By Vern Cahak
Baseball is often referred to as America’s game or the national pastime. While youth baseball is thriving in Antigo, including Little League at various age levels, and American Legion baseball for teens, there was a time when adult baseball was a very popular sport in Antigo as well.
Everyone knows that Schofield Stadium is the home of Red Robin football but the ancient athletic facility was the hotbed for local baseball teams from the 1920s through the mid-1950s when it was named Athletic Park. Antigo fielded a city team for most of this period.
Athletic Park was also the site for Antigo High School baseball, American Legion baseball, city softball league games and occasional Langlade County League contests. When Kretz Bros. Memorial Park opened in 1994, baseball games were shifted to that location.
A part of Athletic Park that made it appealing was a large, covered wooden grandstand that seated hundreds of spectators. The grandstand was constructed in 1924 and was razed in November of 1962 on a condemnation order. The loss of the grandstand seemed to diminish the enthusiasm of the sport.
In its heyday, Athletic Park was the center of semi-pro baseball that attracted up to 2,000 fans a game. It was the place for entertainment on Sundays and Wednesday nights.
Many of Antigo’s past teams were members of the Wisconsin Valley league. But with the beginning of World War II, the league disbanded in 1942 while most of its players were serving their country in the military.
Following the war, the Antigo Candy Company resumed sponsorship of the team and in 1946 the Valley League was reformed with a strong field of 10 teams. The team was known as the Antigo Candies.
Clarence Lauby managed the Candies and his ace pitcher was Mel Strong, who hailed from Eland. Rev. Louis Piehl, pastor of the Calvary Lutheran Church, was the catcher. The remainder of the starting lineup for the 1946 season opener included Bill Kohl, Jim Blaha, Leon Simons, Myron Fermanich, Eddie Vandehey, Bill Lutz and Clarence Vandehey.
The Candies prospered for the remainder of the 1940s, adding some outstanding players to their roster. The short period of 1946 through 1952 could be classified as Antigo’s golden era. It was at this time that the Antigo Candies, Merrill Rangers, Tomahawk Tommies and Rhinelander Shorties fielded some of the best semi-pro baseball players in Wisconsin.
By 1950, Antigo baseball went big time as the Candies recruited some of the state’s best pitchers to complement the local talent. The 1951 squad was perhaps the strongest Antigo ever assembled. In those days, the gate receipts were so prosperous that the players were paid at the end of the season with the pitchers reaping the major share of the financial rewards.
One of the greatest pitchers acquired by the Candies in ’51 was Lowell Grosskopf. Other outstanding players recruited from outside the area were Carl Luebbe, Clary Hackbarth, Connie Moore, Buck Beilke and Jim Thompson. Local talent on the team included Butch Kolz, Ray Kirsch, John Muraski, Jerry Guethner and Joe Goeman.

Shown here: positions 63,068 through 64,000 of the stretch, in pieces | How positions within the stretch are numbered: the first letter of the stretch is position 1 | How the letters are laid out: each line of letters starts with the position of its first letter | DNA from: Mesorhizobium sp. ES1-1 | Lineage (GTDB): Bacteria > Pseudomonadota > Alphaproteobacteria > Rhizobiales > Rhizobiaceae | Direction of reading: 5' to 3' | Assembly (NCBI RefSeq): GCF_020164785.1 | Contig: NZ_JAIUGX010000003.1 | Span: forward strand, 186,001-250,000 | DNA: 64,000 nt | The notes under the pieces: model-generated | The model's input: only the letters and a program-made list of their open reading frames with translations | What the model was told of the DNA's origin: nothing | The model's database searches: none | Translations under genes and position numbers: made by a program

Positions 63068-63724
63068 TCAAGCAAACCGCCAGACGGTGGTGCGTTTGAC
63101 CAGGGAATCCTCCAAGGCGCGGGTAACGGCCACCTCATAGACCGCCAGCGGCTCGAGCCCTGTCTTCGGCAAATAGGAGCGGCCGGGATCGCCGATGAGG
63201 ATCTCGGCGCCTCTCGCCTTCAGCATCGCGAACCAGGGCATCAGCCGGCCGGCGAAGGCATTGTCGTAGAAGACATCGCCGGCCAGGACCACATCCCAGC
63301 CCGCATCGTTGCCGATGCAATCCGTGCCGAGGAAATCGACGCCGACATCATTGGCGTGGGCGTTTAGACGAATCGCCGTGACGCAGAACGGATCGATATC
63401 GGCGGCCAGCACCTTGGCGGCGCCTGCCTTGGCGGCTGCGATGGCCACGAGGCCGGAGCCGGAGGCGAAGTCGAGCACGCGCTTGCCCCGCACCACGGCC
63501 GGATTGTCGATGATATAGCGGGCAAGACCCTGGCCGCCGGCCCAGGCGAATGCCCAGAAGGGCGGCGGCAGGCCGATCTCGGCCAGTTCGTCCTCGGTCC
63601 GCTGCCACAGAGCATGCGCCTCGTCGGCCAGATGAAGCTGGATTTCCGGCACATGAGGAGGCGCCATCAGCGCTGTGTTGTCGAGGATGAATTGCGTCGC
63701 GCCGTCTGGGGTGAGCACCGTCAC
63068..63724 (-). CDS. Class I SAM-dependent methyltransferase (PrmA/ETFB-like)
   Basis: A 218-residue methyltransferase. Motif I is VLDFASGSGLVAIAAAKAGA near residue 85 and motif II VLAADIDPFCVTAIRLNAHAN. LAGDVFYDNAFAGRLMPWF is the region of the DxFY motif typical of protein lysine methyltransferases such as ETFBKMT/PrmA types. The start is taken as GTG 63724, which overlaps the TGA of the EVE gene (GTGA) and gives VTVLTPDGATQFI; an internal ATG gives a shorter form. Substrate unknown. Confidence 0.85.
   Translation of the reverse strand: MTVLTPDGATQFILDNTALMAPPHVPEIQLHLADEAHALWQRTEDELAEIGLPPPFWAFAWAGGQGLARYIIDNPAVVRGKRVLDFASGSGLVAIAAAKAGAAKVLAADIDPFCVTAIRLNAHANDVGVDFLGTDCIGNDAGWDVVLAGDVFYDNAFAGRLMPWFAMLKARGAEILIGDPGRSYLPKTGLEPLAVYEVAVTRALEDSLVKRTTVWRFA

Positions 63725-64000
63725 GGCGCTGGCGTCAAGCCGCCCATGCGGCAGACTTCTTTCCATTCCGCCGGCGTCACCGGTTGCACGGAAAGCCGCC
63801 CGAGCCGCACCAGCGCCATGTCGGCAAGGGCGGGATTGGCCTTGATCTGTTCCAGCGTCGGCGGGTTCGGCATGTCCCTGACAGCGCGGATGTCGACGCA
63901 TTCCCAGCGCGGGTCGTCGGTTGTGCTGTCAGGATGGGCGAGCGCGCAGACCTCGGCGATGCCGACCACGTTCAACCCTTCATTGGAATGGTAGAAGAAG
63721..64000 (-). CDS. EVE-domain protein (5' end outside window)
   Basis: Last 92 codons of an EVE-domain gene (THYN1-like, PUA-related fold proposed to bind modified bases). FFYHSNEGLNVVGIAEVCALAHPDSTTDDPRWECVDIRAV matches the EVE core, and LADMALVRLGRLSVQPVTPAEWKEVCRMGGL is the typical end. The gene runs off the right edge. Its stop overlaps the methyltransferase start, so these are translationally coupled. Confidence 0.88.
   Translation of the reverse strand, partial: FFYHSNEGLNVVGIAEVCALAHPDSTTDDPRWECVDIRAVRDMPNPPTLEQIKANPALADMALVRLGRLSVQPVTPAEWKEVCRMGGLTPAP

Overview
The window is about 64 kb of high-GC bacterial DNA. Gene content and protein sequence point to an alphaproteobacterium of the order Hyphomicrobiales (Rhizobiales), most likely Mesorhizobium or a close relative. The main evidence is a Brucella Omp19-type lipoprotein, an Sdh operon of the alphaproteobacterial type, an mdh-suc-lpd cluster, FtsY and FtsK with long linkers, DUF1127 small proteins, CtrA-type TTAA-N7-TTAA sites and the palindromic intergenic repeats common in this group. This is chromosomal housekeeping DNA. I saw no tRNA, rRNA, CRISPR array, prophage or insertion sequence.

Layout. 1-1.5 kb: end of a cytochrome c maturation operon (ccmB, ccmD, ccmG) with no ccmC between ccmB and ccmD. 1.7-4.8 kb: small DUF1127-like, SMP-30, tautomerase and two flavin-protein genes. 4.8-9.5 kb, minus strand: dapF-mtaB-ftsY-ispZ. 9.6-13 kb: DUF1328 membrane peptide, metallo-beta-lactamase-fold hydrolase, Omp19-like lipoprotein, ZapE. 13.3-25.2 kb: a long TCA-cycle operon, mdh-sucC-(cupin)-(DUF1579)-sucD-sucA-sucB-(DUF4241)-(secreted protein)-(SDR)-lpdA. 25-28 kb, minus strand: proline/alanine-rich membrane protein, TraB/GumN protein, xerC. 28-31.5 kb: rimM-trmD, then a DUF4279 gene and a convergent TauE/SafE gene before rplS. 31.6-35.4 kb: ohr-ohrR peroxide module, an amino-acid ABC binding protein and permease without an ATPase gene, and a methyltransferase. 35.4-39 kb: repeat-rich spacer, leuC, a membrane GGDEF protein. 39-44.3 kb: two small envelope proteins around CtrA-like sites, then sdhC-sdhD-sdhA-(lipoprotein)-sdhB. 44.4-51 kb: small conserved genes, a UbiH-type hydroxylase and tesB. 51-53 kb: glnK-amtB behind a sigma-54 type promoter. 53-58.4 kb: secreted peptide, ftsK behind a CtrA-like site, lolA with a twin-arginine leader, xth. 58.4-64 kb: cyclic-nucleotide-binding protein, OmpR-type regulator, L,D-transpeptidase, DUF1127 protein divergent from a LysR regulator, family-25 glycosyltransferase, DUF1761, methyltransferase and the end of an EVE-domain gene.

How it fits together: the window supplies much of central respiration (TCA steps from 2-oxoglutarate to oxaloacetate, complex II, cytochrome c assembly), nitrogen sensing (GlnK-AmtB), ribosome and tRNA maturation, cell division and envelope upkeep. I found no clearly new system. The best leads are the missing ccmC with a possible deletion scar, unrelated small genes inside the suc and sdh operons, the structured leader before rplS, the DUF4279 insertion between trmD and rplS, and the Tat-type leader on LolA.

Antigo won the league championship that year by blanking Tomahawk in the title game 4-0 behind Grosskopf’s four-hit pitching, and finished with a 22-9 record.
When Major League Baseball came to Milwaukee with the arrival of the former Boston Braves in 1953 and expansion of television sports coverage, baseball fan interest in Antigo began to decline. And at the end of the 1957 season, in the face of financial difficulties, the Candies folded.
After a four-year absence, a city baseball team was formed. The Antigo Merchants were organized in 1961 but disbanded after only two seasons. Players on that team included the Strasser brothers, Tom and Dick, along with John Crha, Al Peterson, Bill Kubeny, John Muraski, Tom Kretz and Bill Grams.
High caliber baseball returned in 1990 when the Antigo Cardinals entered the scene and provided fans with exciting baseball for 14 seasons. Competing against some extremely strong teams from throughout Wisconsin, the Cardinals logged over 300 victories during their existence. They made several appearances in the Continental Amateur Baseball Association World Series, finishing as high as second place in 2002.
The Cardinals of 1990 became an immediate success, winning the Mid-Wisconsin League championship in their inaugural season. Members of that squad included John Wagner, Dean Noskowiak, Jeff Below, Tony Wilber, Barry Fermanich, Pat Schmidt, Scott Lukas, Jim Zimmerman, John Reetz, Ken Bastle, Tom Falk and Greg Pazdernik, Many of those players remained with the Cardinals throughout their existence. In later years, Dan Bastle, Mike Jaje, Darren Spiegl, Matt McCann and Ron Parks were added to the roster. Noskowiak was a staple of the Cardinals.
By July 1994, the Cardinals had racked up 100 victories, including a 5-4 victory over the Wausau Woodchucks in 13 innings before the largest crowd ever at Kretz Park. They went on to win the Mid-Wisconsin League title for the fifth consecutive year.
Adding pitchers John Schunke, Jeremy Solin and Greg Below to their staff, the Cardinals continued to flourish in 1995, posting a 24-10 record against some of the best teams in the state. The Cardinals went 26-9 in 1996 and 28-4 1997. Brian Hoppe added mound strength those years.
The additions of Scott Farmer (now Antigo High School’s head baseball coach), Pat McCann, Bill Uelman and pitcher Vic Cable added strength to the lineup in 1998. The 1999 Cardinals won the Northeastern Wisconsin Baseball League championship and notched a 37-13 record. New players on that squad included Luke Kolz, Brian Turney, Tom Weix and Craig Leader.
In 2000, the Cardinals made another CABA World Series appearance season. Led by Farmer’s hitting, they were back in the CABA tournament in 2002. They posted a 17-5 overall record.The Cardinals disbanded after the 2013 season, ending a great chapter in Antigo baseball history.